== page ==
Leasehold rights & responsibilities

In purchasing a leasehold property, you enter into a lease agreement.  This lease is a witnessed legal document that entitles you the buyer (called the “lessee”) to live in a property for a set number of years.  The terms of the lease fix the rights and obligations of both you and Manchester City Council.  These rights and obligations cannot be changed without the agreement of both parties i.e. you and Manchester City Council or by an Act of Parliament.

When you make the purchase, you buy a lease for a set number of years, usually 99 or 125.  You should remember that when buying a property on a leasehold basis you do not own the bricks and mortar or the land that they stand upon.  You buy the right to live in the property for a fixed period of time.   The land and buildings remain in the ownership of the freeholder.   The solicitor who acted for you in the purchase should have explained in detail the differences between leasehold and freehold.

Briefly, the lease requires you to:

_          To pay service charge;

_          To pay all outgoings on the property such as council tax, water charges, gas, electricity;

_          To keep the interior of the property in good repair and decoration

_          Not to carry out alterations without our prior written consent—

_          To allow access S4B staff and contractors to the property;

_          To observe our rules and regulations that we set concerning the day-to-day running of the development;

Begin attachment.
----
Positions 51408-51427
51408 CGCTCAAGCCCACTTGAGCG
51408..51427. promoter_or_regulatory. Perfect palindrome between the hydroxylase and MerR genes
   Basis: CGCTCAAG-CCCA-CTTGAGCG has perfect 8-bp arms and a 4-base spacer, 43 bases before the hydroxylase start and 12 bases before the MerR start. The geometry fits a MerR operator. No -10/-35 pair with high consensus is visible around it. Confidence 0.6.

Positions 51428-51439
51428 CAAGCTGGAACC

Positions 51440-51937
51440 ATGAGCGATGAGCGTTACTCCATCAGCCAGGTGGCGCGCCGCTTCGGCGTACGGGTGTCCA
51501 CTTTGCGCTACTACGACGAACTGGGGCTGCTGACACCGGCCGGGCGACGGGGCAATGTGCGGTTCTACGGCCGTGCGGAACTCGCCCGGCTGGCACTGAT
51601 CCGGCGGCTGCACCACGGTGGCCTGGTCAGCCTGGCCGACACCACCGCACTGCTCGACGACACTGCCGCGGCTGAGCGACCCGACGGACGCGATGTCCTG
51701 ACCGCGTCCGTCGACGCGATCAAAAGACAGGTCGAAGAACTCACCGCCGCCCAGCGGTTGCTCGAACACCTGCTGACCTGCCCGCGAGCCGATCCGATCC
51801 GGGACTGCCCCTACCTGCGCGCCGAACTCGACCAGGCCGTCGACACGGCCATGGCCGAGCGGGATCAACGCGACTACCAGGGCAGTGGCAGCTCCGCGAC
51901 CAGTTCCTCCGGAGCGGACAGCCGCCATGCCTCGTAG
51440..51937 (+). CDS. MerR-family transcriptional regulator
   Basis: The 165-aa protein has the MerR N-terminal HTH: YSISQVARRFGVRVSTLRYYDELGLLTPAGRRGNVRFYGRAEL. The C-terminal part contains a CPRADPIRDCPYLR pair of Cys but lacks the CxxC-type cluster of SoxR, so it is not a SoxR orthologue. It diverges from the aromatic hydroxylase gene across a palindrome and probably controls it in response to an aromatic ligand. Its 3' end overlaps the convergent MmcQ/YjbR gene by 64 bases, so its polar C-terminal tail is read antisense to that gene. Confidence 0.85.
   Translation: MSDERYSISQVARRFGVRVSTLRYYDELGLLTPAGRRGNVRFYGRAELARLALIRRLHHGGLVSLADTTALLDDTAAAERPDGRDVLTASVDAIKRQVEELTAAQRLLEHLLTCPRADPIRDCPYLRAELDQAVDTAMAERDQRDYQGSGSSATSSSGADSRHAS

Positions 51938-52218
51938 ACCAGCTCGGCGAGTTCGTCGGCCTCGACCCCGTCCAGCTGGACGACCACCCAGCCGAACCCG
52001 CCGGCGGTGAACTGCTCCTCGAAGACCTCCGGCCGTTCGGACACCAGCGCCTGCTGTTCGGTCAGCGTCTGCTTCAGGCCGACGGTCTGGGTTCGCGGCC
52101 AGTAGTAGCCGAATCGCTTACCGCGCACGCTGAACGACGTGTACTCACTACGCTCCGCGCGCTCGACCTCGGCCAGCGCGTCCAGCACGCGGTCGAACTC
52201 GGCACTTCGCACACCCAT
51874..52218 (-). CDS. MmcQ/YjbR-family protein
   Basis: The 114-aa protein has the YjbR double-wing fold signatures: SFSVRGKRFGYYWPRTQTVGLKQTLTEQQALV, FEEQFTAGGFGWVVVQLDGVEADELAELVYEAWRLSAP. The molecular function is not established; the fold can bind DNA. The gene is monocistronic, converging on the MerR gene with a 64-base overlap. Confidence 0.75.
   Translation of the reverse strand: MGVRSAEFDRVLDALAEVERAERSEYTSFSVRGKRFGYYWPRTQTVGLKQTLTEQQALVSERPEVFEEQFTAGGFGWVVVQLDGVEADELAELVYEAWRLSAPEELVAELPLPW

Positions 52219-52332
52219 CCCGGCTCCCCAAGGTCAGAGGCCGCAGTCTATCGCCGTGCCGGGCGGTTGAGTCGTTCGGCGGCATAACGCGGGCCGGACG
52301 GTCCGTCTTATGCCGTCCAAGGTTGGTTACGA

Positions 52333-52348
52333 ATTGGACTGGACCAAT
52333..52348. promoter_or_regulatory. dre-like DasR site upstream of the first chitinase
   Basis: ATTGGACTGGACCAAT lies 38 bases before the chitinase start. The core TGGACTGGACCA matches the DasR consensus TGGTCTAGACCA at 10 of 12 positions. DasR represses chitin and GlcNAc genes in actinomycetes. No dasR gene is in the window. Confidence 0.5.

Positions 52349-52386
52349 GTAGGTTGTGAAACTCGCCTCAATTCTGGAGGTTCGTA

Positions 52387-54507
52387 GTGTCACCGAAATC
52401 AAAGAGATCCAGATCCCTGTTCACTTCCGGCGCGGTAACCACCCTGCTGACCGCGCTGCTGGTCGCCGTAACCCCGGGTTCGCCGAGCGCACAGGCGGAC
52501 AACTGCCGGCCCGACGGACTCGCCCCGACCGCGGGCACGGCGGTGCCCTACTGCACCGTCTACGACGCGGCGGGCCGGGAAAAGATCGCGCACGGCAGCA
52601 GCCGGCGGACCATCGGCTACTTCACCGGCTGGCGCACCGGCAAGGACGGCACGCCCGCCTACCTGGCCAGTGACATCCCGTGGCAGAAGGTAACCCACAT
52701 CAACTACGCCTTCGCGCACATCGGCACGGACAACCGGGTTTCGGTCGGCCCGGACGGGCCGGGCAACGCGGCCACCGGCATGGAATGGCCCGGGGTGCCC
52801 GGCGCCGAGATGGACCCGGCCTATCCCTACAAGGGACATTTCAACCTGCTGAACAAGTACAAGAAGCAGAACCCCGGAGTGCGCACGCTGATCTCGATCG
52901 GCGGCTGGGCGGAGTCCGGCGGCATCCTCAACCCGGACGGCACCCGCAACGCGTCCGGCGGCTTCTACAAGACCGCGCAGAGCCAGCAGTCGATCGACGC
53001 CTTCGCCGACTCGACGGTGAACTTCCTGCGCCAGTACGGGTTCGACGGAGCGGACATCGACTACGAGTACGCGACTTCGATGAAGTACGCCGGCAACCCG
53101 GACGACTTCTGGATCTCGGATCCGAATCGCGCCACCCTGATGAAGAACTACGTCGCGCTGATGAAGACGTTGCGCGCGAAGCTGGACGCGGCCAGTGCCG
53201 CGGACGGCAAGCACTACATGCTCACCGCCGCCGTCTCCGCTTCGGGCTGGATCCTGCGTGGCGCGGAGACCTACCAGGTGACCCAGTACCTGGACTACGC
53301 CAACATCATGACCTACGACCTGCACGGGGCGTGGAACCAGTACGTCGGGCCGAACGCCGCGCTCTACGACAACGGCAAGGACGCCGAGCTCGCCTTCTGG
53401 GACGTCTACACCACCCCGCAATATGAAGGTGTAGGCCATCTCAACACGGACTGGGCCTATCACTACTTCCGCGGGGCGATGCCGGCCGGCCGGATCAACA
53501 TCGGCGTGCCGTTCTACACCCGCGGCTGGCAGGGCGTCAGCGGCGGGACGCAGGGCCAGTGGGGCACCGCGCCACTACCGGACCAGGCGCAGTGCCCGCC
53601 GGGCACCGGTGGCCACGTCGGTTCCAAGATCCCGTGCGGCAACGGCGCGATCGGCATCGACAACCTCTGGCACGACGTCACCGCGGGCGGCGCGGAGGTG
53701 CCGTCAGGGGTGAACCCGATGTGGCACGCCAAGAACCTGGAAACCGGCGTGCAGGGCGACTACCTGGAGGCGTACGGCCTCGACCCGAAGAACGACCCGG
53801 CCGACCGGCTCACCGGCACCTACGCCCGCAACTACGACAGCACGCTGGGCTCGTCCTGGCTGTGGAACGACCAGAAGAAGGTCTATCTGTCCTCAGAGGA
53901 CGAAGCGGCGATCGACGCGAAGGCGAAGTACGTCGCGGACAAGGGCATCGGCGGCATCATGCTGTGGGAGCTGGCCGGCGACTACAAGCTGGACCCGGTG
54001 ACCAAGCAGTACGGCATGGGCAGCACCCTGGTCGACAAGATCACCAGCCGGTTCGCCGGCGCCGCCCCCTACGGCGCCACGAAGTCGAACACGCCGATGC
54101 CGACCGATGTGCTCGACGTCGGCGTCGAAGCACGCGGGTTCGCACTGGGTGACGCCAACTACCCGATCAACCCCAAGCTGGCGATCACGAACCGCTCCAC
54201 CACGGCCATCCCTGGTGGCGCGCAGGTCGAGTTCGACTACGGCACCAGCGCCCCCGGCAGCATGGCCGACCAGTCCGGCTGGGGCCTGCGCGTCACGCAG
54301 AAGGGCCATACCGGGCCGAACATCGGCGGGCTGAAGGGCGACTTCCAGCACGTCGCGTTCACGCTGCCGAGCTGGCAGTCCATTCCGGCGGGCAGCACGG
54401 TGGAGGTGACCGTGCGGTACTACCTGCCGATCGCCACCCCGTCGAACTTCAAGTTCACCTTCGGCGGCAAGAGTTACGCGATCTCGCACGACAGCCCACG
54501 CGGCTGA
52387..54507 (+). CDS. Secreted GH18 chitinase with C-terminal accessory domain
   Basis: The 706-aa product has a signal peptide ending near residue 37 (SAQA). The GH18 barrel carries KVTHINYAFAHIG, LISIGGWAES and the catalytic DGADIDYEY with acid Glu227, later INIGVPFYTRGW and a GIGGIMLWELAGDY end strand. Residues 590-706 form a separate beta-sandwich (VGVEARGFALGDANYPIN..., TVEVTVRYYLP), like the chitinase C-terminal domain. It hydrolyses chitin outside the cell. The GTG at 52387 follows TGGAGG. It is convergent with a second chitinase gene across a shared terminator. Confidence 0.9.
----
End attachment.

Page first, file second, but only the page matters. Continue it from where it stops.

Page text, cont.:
_          Not to cause anti-social behaviour at the development.

_          For flat owners, who share a communal entrance, they are not to keep pets. Although, if you are unsure please contact your designated Community Support Officer.

_          Not to use your property for anything other than a private residence

The lease requires us:

_          To maintain and keep in repair the structure of the property, external woodwork, services and drains (which serve more than one flat), internal communal areas and external items such as boundary walls, drives, paths etc.,

_          To clean corridors and stairs (if the scheme contains them);

_          To insure the building;

_          To grant future leases in a similar form to that as at present, for example on the same terms and conditions, length of time.

_          We must consult with leaseholders before we begin any major repairs maintenance or improvements.  This is ongoing as part of the regeneration in the Brunswick area and should have been explained by your Solicitor.

If you do not keep to the legal obligations then you are considered to have ‘breached the lease’.  If you were to breach the lease we can take legal action against you to compel you to keep to your legal obligations. 

Ultimately if you continue to breach your lease we can apply to Manchester County Court to have your lease ‘forfeited’ (cancelled).  This means the freeholder will take possession of your home and you will be required to leave it.  You will not be entitled to any compensation.

 The lease also fixes how the property should be sold. 

Please contact us if you have any further queries about your rights and responsibilities as a leaseholder